5. Save the replication settings for the database.


For more information on replication settings, see Chapter 11, Managing Replication. Setting up the Directory Server for Sync from the Command Line

First, enable the changelog:
ldapmodify -a -D "cn=directory manager" -W -p 389 -h server.example.com -x

dn: cn=changelog5,cn=config
changetype: add
objectclass: top
objectclass: extensibleObject
cn: changelog5
nsslapd-changelogdir: /var/lib/dirsrv/slapd-instance_name/changelogdb
Then, create the supplier replica entry:
ldapmodify -a -D "cn=directory manager" -W -p 389 -h server.example.com -x

dn: cn=sync replica,cn=dc=example\,dc=com,cn=mapping tree,cn=config
changetype: add
objectclass: top
objectclass: nsds5replica
objectclass: extensibleObject
cn: sync replica
nsds5replicaroot: dc=example,dc=com
nsds5replicaid: 7
nsds5replicatype: 3
nsds5flags: 1
nsds5ReplicaPurgeDelay: 604800
nsds5ReplicaBindDN: cn=sync user,cn=config
These different parameters are described in more detail in the Configuration and Command-Line Tool Reference and Section 11.7.1, “Configuring Suppliers from the Command Line”.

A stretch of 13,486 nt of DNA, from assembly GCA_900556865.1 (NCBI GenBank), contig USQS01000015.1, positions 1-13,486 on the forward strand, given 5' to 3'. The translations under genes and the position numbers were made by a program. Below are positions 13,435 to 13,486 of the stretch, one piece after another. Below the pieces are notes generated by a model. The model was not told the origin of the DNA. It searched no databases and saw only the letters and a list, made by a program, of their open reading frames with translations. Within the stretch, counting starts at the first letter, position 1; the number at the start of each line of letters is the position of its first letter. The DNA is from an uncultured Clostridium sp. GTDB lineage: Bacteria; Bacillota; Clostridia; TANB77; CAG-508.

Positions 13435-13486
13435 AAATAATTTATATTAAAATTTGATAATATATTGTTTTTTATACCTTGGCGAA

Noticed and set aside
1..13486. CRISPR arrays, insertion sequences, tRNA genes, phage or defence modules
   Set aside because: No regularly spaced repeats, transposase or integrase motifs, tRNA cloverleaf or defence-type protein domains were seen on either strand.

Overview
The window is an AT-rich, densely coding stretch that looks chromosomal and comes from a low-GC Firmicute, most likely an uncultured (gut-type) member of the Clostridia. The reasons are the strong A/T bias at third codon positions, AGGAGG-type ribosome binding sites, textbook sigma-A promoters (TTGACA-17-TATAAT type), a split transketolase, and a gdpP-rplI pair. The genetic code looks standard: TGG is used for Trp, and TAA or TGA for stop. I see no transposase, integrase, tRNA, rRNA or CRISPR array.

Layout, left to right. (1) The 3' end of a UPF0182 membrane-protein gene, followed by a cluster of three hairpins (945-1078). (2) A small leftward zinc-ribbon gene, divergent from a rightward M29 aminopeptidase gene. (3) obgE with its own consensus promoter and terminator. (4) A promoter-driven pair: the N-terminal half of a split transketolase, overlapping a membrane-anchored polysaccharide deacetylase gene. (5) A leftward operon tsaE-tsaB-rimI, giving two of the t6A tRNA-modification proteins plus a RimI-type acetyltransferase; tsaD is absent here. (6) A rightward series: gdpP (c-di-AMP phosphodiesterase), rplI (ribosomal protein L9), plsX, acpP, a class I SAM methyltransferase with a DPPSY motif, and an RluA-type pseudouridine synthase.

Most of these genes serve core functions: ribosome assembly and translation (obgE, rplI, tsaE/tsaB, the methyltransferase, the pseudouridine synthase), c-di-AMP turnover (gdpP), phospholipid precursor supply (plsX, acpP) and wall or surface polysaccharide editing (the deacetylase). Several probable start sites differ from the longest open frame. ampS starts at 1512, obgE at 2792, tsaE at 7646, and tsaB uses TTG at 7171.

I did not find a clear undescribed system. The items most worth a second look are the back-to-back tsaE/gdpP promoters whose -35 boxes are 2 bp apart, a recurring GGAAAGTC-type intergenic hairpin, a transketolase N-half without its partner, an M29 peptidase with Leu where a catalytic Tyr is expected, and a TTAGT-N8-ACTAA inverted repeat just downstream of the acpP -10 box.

12.3.7. Step 7: Create the Synchronization Agreement

Create the synchronization agreement.


If secure binds are required for simple password authentication (Section 14.8.1, “Requiring Secure Binds”), then any replication operations will fail unless they occur over a secure connection. Using a secure connection (SSL/TLS and Start TLS connections or SASL authentication) is recommended, anyway. Creating the Sync Agreement from the Console

  1. In the Directory Server Console, select the Configuration tab.
  2. In the left-hand navigation tree, click Replication, then right-click on the database to sync. The default user database is userRoot, but additional databases are added as new suffixes are added to the Directory Server.
    Alternatively, highlight the database, and in the top tool bar, click Object.
  3. Select New Windows Sync Agreement from the menu.
  4. In the two fields, supply a name and description of the synchronization agreement. Hit Next.
  5. In the Windows Sync Server Info window, fill in the Active Directory information in the Windows Domain Information area.